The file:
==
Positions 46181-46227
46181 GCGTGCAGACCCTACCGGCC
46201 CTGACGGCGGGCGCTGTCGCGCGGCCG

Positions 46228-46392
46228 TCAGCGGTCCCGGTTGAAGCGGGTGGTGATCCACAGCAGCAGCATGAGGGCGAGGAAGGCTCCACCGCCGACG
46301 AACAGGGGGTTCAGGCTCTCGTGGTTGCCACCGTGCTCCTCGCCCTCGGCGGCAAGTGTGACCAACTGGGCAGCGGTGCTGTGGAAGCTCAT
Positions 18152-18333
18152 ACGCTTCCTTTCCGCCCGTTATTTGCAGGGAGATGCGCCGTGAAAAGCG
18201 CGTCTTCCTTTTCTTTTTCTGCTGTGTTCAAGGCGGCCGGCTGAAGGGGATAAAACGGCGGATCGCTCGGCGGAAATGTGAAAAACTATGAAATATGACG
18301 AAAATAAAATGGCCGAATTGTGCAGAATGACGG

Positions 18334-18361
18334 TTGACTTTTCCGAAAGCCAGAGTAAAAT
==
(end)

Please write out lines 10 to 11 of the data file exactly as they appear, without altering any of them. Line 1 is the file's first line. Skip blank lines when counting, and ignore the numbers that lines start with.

18301 AAAATAAAATGGCCGAATTGTGCAGAATGACGG

Positions 18334-18361